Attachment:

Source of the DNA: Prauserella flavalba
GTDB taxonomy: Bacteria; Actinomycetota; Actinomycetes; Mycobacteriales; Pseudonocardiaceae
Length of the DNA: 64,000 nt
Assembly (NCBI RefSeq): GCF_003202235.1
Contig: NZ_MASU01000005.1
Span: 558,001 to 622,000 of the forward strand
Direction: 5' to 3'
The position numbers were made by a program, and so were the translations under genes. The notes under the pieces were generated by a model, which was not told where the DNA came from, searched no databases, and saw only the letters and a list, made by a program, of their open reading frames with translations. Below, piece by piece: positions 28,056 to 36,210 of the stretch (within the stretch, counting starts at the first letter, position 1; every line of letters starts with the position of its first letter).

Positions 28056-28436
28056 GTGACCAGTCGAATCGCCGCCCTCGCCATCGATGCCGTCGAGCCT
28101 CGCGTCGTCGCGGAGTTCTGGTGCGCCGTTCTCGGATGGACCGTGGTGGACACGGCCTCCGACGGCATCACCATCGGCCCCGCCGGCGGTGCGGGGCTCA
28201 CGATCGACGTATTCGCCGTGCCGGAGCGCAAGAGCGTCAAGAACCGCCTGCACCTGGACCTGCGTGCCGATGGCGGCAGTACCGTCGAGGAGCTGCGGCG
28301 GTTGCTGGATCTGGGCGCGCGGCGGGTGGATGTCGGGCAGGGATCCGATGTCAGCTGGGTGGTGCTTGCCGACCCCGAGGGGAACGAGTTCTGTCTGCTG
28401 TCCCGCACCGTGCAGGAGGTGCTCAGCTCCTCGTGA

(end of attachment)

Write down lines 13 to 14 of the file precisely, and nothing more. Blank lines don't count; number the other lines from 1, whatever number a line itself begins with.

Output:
28301 GTTGCTGGATCTGGGCGCGCGGCGGGTGGATGTCGGGCAGGGATCCGATGTCAGCTGGGTGGTGCTTGCCGACCCCGAGGGGAACGAGTTCTGTCTGCTG
28401 TCCCGCACCGTGCAGGAGGTGCTCAGCTCCTCGTGA